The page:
"There's a great and peaceful river in a land that's fair to see
Where the Douglas-fir tree whispers to the snow-capped mountain breeze
Cliffs of solid granite and the valley's always green
This is just as close to heaven as my traveling feet have been

Roll, Columbia, won't you roll, roll, roll
Roll, Columbia, won't you roll, roll, roll 

Stand upon her timbered mountain, look across her silver strand
See the crops and orchards springing to the touch of nature's hand
And it's further up the river where your eye will meet the skies
Where you'll see the steel and concrete of the big Grand Coulee rise 

Roll, Columbia, won't you roll, roll, roll
Roll, Columbia, won't you roll, roll, roll."

~Woody Guthrie, from "Roll, Columbia, Roll."

"Green Douglas firs where the waters cut through.
Down her wild mountains and canyons she flew.
Canadian Northwest to the ocean so blue,
Roll on, Columbia, roll on!

Roll on, Columbia, roll on.
Roll on, Columbia, roll on.
Your power is turning our darkness to dawn,
Roll on, Columbia, roll on.

Other great rivers add power to you,
Yakima, Snake and the Klickitat, too,
Sandy Willamette and Hood River, too;
Roll on, Columbia, roll on."

~Woody Guthrie, from "Roll On Columbia"

Here's a great NPR story by Jeff Brady from "All Things Considered":

Tuesday, February 17, 2015

Stories of Sibling Shenanigans

Continuing on with a tradition that began when we were in diapers, my brother and I met up for our annual family camping last weekend. Having hiked, biked, camped, rafted, backpacked and explored together for over three decades, we certainly have some stories to tell, and it's a lot of fun now that we're parents getting our own kids in on some of these family shenanigans.

We returned to Fort Stevens State Park since it makes a good mid-way point with a variety of things to see and explore, and they have cozy and affordable camping cabins to take shelter from the winter storms. With beaches, trails, wildlife, historic sites and museums I don't think we would ever have trouble finding something to do, no matter what the coastal weather. February is a nice slow time of year for us to take a break from homesteading responsibilities and  as it turned out, the weather this year was beautiful, so we were able to enjoy more time outside.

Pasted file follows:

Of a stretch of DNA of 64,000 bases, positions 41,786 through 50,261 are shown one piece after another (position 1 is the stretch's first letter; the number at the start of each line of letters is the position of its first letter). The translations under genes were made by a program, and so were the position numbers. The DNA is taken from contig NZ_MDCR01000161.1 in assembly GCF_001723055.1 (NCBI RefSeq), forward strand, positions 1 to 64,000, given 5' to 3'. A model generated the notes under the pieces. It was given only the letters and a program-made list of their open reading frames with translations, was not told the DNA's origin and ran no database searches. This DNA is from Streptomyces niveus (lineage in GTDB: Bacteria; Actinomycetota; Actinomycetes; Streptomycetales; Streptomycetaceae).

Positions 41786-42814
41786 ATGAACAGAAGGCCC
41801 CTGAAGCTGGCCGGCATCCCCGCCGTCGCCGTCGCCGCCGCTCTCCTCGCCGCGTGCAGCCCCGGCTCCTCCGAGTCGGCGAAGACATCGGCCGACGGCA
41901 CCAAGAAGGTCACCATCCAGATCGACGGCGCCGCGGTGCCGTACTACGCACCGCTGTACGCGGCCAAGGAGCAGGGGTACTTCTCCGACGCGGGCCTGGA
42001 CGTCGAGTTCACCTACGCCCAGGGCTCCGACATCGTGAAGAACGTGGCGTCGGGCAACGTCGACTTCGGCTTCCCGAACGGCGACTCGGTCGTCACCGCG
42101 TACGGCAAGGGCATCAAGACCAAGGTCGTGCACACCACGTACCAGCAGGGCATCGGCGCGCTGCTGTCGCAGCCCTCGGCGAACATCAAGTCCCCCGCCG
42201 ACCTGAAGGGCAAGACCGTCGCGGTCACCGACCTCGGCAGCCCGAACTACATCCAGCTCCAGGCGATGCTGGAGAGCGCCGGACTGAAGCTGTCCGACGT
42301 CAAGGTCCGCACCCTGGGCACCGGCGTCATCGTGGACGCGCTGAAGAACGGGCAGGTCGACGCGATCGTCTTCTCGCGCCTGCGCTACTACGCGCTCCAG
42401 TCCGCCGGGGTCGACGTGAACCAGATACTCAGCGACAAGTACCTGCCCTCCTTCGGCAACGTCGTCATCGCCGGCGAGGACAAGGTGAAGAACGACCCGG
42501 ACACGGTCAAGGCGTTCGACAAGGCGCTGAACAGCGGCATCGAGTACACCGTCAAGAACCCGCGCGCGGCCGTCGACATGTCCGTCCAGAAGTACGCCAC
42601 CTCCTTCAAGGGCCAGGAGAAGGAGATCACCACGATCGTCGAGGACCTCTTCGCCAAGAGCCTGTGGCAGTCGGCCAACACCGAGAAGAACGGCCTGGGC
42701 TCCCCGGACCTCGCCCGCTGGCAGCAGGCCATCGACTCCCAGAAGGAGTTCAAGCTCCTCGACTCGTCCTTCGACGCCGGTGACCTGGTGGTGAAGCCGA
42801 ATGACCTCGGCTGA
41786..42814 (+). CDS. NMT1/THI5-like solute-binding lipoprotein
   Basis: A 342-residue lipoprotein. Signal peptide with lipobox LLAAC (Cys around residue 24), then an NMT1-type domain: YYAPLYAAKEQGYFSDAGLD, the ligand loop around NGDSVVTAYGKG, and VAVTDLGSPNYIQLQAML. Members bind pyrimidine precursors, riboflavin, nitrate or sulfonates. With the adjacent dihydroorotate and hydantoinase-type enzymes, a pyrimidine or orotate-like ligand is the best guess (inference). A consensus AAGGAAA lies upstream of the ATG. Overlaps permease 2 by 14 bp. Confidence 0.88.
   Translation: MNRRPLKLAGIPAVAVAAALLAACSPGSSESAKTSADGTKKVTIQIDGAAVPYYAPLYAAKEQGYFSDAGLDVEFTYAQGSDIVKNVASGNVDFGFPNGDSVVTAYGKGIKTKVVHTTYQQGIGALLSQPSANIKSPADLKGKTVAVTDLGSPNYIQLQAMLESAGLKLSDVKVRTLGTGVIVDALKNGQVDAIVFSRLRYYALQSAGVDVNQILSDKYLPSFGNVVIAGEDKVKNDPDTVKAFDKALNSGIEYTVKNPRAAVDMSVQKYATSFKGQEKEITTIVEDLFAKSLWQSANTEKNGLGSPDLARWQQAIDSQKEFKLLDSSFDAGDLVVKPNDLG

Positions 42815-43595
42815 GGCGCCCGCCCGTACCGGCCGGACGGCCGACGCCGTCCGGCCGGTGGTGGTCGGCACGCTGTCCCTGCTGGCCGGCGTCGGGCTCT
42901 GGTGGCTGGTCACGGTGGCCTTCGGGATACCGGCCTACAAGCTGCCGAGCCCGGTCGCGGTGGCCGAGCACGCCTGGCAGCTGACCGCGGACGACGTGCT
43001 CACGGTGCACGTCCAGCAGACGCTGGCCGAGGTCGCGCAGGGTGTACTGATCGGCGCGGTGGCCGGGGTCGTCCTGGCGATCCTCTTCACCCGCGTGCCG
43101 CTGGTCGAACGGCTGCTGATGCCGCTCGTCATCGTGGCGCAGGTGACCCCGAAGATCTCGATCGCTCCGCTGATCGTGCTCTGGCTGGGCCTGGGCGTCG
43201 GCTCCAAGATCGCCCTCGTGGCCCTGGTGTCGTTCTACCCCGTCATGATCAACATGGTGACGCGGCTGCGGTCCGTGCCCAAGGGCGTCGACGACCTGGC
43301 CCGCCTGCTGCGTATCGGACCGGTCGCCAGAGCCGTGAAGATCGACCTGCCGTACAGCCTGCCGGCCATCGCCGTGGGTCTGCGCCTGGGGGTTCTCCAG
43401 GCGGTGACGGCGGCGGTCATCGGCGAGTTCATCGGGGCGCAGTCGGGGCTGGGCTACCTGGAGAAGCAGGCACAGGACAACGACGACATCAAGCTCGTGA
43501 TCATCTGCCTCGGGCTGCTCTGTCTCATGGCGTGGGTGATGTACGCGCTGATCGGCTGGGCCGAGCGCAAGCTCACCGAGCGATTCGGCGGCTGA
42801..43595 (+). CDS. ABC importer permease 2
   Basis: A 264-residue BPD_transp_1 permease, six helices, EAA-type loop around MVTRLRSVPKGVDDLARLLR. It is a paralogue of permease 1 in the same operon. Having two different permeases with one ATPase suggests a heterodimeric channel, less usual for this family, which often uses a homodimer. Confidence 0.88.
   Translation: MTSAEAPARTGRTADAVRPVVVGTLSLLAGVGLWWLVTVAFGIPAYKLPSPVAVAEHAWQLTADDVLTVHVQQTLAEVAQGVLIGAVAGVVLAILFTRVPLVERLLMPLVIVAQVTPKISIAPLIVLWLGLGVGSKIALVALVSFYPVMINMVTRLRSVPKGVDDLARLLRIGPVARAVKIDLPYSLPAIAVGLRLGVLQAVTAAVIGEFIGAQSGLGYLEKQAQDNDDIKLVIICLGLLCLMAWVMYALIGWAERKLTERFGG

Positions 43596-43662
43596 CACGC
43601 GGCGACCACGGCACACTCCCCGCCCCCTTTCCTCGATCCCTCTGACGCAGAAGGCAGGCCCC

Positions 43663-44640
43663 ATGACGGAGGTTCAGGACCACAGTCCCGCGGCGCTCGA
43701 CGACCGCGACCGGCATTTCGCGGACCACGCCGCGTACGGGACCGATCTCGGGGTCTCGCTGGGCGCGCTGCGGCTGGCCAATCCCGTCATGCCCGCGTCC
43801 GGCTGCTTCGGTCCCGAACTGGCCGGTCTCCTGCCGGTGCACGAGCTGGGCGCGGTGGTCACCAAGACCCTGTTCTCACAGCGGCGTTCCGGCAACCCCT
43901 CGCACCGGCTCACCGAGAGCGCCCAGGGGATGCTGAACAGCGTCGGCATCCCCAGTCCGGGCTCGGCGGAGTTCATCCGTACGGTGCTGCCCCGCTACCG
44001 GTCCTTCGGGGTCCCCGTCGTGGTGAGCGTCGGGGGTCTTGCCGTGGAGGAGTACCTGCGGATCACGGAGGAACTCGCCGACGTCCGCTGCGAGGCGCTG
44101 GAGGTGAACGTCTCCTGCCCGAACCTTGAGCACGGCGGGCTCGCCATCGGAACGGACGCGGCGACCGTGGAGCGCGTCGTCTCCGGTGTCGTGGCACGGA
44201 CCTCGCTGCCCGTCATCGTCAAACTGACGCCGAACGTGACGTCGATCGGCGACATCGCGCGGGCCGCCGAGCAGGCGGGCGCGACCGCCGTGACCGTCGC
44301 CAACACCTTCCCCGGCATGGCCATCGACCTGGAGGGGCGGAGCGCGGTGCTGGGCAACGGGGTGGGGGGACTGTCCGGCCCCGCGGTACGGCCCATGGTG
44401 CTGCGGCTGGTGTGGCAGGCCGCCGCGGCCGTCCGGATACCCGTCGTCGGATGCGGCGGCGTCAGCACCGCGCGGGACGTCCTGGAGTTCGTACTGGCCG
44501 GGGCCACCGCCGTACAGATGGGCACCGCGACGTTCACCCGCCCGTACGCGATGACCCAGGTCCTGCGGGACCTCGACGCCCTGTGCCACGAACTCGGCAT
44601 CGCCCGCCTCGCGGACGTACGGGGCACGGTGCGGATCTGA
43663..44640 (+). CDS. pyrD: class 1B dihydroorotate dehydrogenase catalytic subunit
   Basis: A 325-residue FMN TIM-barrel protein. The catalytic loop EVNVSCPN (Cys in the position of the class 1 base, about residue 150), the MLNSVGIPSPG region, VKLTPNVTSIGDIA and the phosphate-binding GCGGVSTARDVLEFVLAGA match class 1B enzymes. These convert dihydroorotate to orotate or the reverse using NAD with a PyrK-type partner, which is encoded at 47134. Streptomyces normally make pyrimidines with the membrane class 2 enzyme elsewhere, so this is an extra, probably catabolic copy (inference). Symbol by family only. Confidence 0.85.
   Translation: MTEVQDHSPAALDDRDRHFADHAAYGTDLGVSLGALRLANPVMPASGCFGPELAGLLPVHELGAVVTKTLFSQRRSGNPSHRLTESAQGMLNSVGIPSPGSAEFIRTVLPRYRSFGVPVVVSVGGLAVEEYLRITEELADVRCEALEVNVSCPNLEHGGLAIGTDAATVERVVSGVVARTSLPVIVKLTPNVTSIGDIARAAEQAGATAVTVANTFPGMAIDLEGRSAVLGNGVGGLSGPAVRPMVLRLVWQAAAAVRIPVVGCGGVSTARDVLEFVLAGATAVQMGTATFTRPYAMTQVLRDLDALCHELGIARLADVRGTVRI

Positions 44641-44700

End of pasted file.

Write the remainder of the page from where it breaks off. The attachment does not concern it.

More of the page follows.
Not only the weather, but the tides were more in our favor than last year, allowing us to climb all over the shipwreck of the Peter Iredale, whereas last year it was a daring feat!

We hadn't realized how many parts of the ship stuck out of the sand on down the beach, and were able to get a better idea of how large it was. Once it ran aground, I can see how that ship was never going anywhere again.

With Lyla Bea another year older, and not such a tiny baby anymore, she was also able to enjoy our shipwreck explorations. 

She is at an on-the-go age, where running on the beach was very much her thing.

As well as goofy amusement...

And the occasional pirate face.

Since Colleys are not the type to shy away from danger, we spent some time exploring around the old Fort Stevens military site. It is actually much more low key than the sign makes it sound, but we felt like were living on the edge, and that's all that matters.

Lyla Bea especially enjoyed the large iron doors and insisted that we knock to see who was there.

I have to say, I am personally glad that nobody was home. Those old bunkers can be a bit dark and creepy.

We made another stop at Battery Russell and Pacific Rim Peace Memorial, which was a little more open and accessible than the main historic site, and offered plenty of nooks and crannies for exploring fun for all ages. 

With near 70 degree temperatures, we were not the only folks out there enjoying the beautiful weather. Some kite boarders were taking advantage of this spring-like day and we had fun watching them do what they do out on the estuary.

Colleys know how to have fun, and with all that fun we were having, we managed to completely tucker Lyla Bea out. I would say it was a successful adventure.

I feel very fortunate for the times I get to spend together with my brother and watching our selves and our families grow over the years. It feels good to be passing on these traditions of time together in the outdoors to our kids, and it makes me smile to think of them having adventures together with their own families in the future and having stories to tell.

Monday, February 16, 2015

Free Woodchips!

A trailer load of woodchips really is something to crow about around here!

While the chickens did a fine job of supervising, a huge thank you goes to Mountain Man Corey for collecting and spreading the woodchips around the blueberries and raised beds while I was under the weather last weekend. Little by little we're getting ready for the next growing season and it's looking to be a productive one.